Boehringer-Ingelheim has responded to a warning letter issued by the US Food and Drug Administration that faults the company for not correcting "significant violations" of good manufacturing practice at its facility in Rhein, Germany.
During an inspection in November, the FDA found foreign particles in batches of active pharmaceutical ingredients produced at the facility in 2008 and 2009.
The FDA has criticised the company in a warning letter issued on May 6 for not carrying out investigations to determine the source of these particles, and not implementing "timely and appropriate" corrective and preventive actions.
In a statement published today, Boehringer said it was taking the issue "very seriously" and is committed to address the FDA’s concerns.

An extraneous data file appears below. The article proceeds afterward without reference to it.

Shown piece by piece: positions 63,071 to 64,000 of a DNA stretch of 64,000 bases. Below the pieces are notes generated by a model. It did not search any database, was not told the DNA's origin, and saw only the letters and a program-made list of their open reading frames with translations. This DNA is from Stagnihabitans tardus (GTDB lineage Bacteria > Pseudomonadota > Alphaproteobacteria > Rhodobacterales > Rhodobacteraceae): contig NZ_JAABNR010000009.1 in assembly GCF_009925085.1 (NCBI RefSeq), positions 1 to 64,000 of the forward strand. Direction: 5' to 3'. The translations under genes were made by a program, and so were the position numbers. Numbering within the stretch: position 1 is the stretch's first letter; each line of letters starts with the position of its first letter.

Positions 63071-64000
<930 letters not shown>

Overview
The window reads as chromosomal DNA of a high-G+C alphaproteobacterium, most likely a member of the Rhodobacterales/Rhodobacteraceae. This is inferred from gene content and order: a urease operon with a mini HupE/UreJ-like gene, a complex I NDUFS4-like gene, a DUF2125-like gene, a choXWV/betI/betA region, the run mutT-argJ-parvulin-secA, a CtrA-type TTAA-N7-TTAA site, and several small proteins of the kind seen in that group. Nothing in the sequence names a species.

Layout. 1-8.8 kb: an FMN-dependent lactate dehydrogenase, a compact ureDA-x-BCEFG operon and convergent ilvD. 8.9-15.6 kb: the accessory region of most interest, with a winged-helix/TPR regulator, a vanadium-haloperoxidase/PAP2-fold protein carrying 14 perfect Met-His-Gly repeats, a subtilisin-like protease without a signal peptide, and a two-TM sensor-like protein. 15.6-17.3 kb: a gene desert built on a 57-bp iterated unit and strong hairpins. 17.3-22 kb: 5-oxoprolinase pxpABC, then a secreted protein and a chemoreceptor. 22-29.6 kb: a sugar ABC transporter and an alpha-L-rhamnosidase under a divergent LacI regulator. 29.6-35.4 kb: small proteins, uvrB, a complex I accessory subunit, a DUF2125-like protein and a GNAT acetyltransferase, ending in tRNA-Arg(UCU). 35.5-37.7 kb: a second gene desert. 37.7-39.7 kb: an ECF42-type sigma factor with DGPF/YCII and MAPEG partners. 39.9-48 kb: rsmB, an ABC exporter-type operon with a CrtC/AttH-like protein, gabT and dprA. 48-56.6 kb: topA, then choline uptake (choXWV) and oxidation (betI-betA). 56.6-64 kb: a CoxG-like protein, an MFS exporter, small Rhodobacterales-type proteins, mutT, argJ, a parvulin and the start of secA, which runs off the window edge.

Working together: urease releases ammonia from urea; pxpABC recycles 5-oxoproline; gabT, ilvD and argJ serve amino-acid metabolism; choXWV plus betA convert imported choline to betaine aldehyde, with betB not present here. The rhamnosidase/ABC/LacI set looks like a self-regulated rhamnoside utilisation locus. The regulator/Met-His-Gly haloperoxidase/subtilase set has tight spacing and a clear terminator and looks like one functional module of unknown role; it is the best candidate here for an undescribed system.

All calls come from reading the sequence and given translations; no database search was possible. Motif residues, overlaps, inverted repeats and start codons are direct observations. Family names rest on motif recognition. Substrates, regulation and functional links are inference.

Boehringer head of Corporate Division Quality Dr Gerhard Koeller said: "We are committed to compliance with current Good Manufacturing Practices requirements.
"We will invest all our energy to remedy the situation in order to meet all FDA requests, building on the experience gained from all 22 inspections successfully passed at the Ingelheim site in the last five years by different authorities around the world, other than the latest FDA inspection in November."
The firm was also faulted for failing to reject multiple batches of capsules contaminated with foreign particles in 2010 and 2012.
The FDA pointed out that a batch of Spiriva HandiHaler, a drug approved for the treatment of chronic obstructive pulmonary disease, had failed to give a uniform dose when tested at nine months but that the company did not recall the lot until it again fell out of specification after 12 months.